ARE THE RELIGIOUS CLERGY JUSTIFIED IN THEIR QUEST TO CASTIGATE THE PARLIAMENT OVERTHE MANNER IN WHICH OT CONDUCTED THE HOUSE BUSINESS? By Mungai.

The religious are at it yet again, and this time round they have turned their focus to the National assembly, the parliament, the legislature, the one arm of Government. Since the formation of the coalition government the religious people and the political activists have assumed the role of the official opposition. But, the religious people are the ones who are most vocal and they have made it their duty to prick any hair in the soup of the coalition government.

But, are they justified in their action to castigate the parliament over the manner in which it conducts the house business?

The formation of the coalition government brought together different political parties hence no room was left for the official opposition, and so there wasn’t any formidable party that could have formed the official opposition as per the house standing orders. And, any attempt to form the official opposition by the backbenchers has been scuttled by the house standing orders. Different house committees which were a total reserve for the opposition to check on the government have been filled by the coalition political party members.

This arrangement created a political vacuum which the church fraternity is tryi0ng to fill, as nobody is checking on the government. Their tough stand and stinging criticism has ruffled the political feathers in the wrong way, and their accusers have told them to concentrate their minds in the pulpit. Earlier in one of their hard hitting criticism of the coalition government for failing to deliver they described the president moribund, whi0le the prime minister as ineffective.

And this time round they have casted the net wide into the parliament, which they have accused of trying to be too much authoritative, ineffective selfish and of which it can’t accomplish anything.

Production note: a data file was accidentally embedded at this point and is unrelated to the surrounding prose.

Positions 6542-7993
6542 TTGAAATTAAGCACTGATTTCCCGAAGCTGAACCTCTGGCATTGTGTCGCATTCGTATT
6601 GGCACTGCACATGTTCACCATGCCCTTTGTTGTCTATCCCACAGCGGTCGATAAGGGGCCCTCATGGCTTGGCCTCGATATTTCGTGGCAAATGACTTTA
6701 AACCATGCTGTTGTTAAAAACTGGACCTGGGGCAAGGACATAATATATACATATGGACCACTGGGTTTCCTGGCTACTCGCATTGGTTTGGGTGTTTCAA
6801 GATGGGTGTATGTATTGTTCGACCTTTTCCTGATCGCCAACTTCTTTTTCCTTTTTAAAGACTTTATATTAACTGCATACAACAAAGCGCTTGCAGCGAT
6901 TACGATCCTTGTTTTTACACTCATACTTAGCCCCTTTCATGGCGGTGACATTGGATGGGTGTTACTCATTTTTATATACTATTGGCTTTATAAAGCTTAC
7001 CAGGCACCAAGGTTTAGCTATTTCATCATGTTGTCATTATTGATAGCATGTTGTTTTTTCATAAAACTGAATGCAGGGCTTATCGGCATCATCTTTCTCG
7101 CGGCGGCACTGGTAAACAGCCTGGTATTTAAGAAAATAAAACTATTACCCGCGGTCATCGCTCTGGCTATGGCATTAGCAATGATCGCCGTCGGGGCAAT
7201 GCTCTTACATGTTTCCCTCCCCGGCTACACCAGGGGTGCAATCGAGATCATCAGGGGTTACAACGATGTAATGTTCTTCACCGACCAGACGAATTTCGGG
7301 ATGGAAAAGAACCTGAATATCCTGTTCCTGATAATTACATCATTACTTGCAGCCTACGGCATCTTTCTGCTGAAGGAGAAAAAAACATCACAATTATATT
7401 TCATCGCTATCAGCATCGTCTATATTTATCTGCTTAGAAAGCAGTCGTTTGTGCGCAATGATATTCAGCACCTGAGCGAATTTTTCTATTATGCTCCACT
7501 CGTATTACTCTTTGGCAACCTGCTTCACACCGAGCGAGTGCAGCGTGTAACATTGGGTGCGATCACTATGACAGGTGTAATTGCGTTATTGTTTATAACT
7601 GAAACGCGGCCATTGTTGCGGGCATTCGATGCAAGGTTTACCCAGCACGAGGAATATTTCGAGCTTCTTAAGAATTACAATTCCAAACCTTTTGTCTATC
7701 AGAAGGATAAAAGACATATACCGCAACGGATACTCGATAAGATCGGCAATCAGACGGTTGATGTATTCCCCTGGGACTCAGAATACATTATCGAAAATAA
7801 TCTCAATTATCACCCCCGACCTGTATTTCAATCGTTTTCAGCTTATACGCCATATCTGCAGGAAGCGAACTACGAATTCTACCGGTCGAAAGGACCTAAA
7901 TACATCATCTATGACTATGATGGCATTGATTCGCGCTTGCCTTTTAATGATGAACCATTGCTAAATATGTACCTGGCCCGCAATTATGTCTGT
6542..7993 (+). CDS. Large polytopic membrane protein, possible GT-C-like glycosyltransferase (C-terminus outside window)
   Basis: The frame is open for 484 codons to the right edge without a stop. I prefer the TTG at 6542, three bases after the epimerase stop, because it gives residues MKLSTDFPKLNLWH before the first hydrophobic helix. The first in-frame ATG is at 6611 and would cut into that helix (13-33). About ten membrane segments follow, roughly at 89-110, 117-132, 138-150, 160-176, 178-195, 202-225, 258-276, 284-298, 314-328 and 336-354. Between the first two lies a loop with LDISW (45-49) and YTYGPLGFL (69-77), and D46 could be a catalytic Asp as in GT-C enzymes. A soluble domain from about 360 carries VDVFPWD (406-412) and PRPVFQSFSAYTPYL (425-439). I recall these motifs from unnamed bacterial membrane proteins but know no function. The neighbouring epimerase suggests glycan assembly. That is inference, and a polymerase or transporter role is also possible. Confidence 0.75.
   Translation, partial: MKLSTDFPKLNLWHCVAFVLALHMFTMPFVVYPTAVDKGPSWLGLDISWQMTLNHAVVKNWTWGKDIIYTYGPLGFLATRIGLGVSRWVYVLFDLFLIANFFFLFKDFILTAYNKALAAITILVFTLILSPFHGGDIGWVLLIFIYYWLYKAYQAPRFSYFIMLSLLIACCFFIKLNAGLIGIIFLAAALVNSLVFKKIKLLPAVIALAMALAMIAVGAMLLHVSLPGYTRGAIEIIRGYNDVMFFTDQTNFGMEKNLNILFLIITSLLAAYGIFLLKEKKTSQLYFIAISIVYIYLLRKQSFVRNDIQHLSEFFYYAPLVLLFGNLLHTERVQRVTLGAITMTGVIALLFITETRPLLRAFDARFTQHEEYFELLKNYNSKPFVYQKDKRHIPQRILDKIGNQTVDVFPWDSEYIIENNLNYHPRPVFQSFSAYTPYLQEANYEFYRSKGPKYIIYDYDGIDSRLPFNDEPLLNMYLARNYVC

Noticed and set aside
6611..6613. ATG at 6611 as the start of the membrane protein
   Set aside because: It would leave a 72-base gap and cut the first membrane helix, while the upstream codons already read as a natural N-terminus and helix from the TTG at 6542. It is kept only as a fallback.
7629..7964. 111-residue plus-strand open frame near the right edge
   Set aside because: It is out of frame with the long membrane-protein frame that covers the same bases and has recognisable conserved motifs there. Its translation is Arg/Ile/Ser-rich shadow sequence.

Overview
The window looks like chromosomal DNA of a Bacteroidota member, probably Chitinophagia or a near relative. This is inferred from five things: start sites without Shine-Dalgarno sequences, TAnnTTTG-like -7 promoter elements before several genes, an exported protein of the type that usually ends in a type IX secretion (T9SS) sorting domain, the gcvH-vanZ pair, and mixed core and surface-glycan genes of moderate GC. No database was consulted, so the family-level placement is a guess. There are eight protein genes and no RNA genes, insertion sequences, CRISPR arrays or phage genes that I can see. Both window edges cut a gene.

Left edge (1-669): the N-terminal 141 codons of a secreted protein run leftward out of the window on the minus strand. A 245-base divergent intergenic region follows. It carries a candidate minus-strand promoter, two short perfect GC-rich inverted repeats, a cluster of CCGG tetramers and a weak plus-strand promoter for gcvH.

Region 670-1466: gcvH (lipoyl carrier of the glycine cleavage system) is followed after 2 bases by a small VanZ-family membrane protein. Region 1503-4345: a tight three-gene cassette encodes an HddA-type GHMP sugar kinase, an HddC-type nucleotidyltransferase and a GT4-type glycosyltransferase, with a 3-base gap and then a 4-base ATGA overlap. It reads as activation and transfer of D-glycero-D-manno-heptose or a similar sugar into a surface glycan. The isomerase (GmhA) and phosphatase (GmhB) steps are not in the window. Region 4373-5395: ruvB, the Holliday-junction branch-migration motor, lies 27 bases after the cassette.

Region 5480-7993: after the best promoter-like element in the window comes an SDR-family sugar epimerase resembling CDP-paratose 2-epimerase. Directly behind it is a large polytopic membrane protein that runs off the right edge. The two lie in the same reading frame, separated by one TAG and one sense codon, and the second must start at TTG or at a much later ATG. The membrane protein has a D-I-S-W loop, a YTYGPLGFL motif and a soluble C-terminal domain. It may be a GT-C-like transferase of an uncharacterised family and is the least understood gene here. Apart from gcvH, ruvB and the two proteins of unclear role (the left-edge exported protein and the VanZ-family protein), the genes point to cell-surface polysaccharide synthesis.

The negative criticism views the religious people do hold are same ones which most Kenyans do hold, and if most people were asked to give a contempt card to our parliamentarians, then they could give them a very poor rating. And, if Kenyans were given a chance, then, a red card would be handed to them, and, show them the door for their poor showing.

Of late the parliament has faced the numerous accusations over the manner in which it conducts its business and how the parliamentarians conduct themselves. As a superior institution of legislating laws it has been accused of up surging the powers of the other arms of the government, that’s the executive and the Judiciary.

The government is structured in a way that’s i0ts di0vided into three arms, The Executive, Judiciary and the legislature, which are mandated by the constitution to carry out different roles. The executive is in charge of day to day running of the government and it’s the main core of any government which is headed by the president. Legislature is mandated to legislate or amend the governing laws and the Judiciary interprets the law.

The church fraternity has a valid point where they voiced their concern regarding the parliament. Those who raised the query were drawn from the mainstream Christian churches and the Muslim community.

But, why is it that the parliament is tilting itself to be a bit authoritative and up surging the powers of the other arms of government despite there been well laid down laws in the constitution which outlines a clear distinctive role of each arm of the government?

Through a memorandum which they presented to the prime minister, the religious clergy raised several pointers which they accused the parliament for. In their considered recommendation they said that the parliament needs to be tamed.

In one of the pointers, the parliament was accused of conducting house business casually resulting in lack of quorum and important bills passed by a handful of M.Ps

They were also accused of controlling and directing the constitutional review to the exclusion of the rest of the society. Also, they were accused of refusing to pay taxes like other citizens despite the fact that they do receive hefty pay package and perks.

Parliaments growing tendency to upsurp the authority of both the Judiciary and the Executive was highlighted, this was earlier pin pointed by the head of the Civil Servant and secretary to the cabinet, Ambassador, Francis Muthaura, when he protested to the speaker over this matter.

Subverting the will of the people through the “nullification” of the voters register thereby endangering the referendum of the constitution.


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